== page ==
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COVID-19 crisis improves in Northern California, but LA County braces for more

Rong-Gong Lin II, Luke Money, Maura Dolan, Los Angeles Times on

Published in News & Features

While the number of cases can be skewed by how many people are being tested, and when those results are being reported, he said Tuesday that "hospital numbers don't lie."

"People come to the hospital, they get the care that they need when they need it because they're that sick," he said during a briefing. "And so, to see a reduction in our hospital numbers in the last week to 10 days, in terms of the rate of rise, I think is a very encouraging sign. But we're not out of the woods. We know that there's still a lot of COVID in our communities, that people can easily transmit it."

That's also not to say a decline is imminent, Ghaly said: "We are preparing and anticipate that some increase in hospitalizations will come in the middle of the month."

"We're just hopeful it's not as significant as we expected and, certainly, not as significant as it would have been had we not seen these reductions in transmission, in part because of that regional stay-at-home order," he said, referring to the additional restrictions on businesses and activities imposed on specified swaths of the state when the available capacity in their ICUs falls below 15%.

California on Tuesday posted high single-day counts for coronavirus cases and deaths — well above the daily average. A daily survey conducted by The Times found 53,260 coronavirus cases — the sixth-highest single day tally — and 678 deaths reported Tuesday. The death tally was the second-highest of any single day in the pandemic, eclipsed only by the count on Friday, when 685 fatalities were recorded.

Tuesday marked the first time that California surpassed the milestone of recording an average of more than 500 COVID-19 deaths a day over a weekly period. A Times analysis found that California is now averaging 520 deaths a day — roughly equivalent to a Californian dying every three minutes.

In Southern California, officials warn the worst may still be ahead. Southern California and the San Joaquin Valley were still at 0% available ICU capacity as of Tuesday.

Besides Los Angeles County, the Inland Empire has been battered by the surge, with hospitals overflowing with patients. Even coastal counties to the northwest — San Luis Obispo, Ventura and Santa Barbara — have seen alarming increases in cases over the last week.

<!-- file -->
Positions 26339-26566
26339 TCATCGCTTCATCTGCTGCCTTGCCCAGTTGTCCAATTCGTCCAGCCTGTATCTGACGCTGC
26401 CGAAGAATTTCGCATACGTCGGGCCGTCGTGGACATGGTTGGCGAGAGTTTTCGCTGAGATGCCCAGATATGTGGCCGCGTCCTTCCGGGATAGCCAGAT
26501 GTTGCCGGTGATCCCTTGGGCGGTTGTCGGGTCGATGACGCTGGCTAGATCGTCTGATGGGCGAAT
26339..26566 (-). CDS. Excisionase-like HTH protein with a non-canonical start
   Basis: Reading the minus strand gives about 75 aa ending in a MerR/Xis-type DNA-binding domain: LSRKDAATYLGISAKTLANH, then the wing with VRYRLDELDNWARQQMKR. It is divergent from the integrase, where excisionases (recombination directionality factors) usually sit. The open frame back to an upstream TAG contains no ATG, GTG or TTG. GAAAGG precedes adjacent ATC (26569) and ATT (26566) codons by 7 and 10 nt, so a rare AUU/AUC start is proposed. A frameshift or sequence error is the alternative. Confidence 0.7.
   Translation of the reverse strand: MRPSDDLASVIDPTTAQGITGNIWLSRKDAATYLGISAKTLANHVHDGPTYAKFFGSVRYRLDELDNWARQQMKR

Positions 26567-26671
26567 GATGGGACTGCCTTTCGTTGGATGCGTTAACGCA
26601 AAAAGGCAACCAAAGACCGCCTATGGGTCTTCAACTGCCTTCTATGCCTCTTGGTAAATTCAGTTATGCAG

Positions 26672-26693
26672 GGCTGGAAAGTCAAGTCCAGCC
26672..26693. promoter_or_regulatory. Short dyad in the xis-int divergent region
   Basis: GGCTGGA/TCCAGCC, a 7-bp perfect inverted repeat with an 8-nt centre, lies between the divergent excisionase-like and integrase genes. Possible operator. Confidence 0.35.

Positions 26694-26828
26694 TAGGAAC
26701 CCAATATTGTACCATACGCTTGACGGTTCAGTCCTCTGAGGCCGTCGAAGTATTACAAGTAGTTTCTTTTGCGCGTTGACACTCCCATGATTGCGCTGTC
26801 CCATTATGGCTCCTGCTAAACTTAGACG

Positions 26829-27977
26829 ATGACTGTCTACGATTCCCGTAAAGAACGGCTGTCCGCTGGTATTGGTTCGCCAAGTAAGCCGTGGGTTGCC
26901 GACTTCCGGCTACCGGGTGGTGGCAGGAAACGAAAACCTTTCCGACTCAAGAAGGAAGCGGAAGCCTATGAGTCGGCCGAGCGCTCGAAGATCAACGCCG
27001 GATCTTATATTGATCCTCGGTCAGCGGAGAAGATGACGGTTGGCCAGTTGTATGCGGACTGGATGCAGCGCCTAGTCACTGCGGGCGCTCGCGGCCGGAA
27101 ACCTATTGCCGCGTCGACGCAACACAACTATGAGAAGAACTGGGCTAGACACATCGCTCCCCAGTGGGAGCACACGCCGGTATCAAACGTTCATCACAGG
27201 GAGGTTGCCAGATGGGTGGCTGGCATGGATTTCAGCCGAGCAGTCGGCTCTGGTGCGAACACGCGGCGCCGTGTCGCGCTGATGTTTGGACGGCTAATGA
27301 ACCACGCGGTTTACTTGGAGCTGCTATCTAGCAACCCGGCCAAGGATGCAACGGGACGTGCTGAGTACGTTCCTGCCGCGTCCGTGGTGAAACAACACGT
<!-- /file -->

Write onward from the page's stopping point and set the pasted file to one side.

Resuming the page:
L.A. County has recorded a cumulative total of 947,035 coronavirus cases as of Tuesday, and 12,706 cumulative COVID-19 deaths. That's more than 40% of the 31,000 cumulative COVID-19 deaths in California, even though L.A. County makes up about one-quarter of the state's population.


More than 2,300 people countywide have died from COVID-19 since New Year's Day, and L.A. County has averaged about 231 COVID-19 deaths daily over the last week, a rate higher than at any other point during the pandemic.

Though the number of COVID-19 patients hospitalized countywide has stabilized, at just shy of 8,000, the sustained increase has forced some county hospitals to set up beds in hallways and even in gift shops and keep some patients waiting in ambulances for as many as 17 hours before room in the emergency room opens up.

Hospital morgues are so overcrowded in L.A. County that the National Guard has been helping county workers store bodies at the coroner's office, where refrigerated containers have been brought in to quadruple capacity, until funeral homes and mortuaries can accommodate the backlog. Some hospitals have had to declare internal disasters and temporarily shut their doors to all incoming ambulances because of staffing problems or dysfunctional oxygen supply systems, essential for COVID-19 patients gasping for air.

L.A. is seeing "signs of this deadly surge continuing, even though the numbers of hospitalized patients across the county have stabilized for now," said Dr. Christina Ghaly, the L.A. County health services director, on Monday.

"We're watching the data very carefully over the next couple of days, as this is the time when we would anticipate beginning to see the surge in patients from the recent Christmas and New Year's holidays," she said.


(Lin and Dolan reported from San Francisco, Money from Long Beach. Times staff writers Sandhya Kambhampati, Swetha Kannan, Ryan Menezes and Andrea Roberson contributed to this report.)

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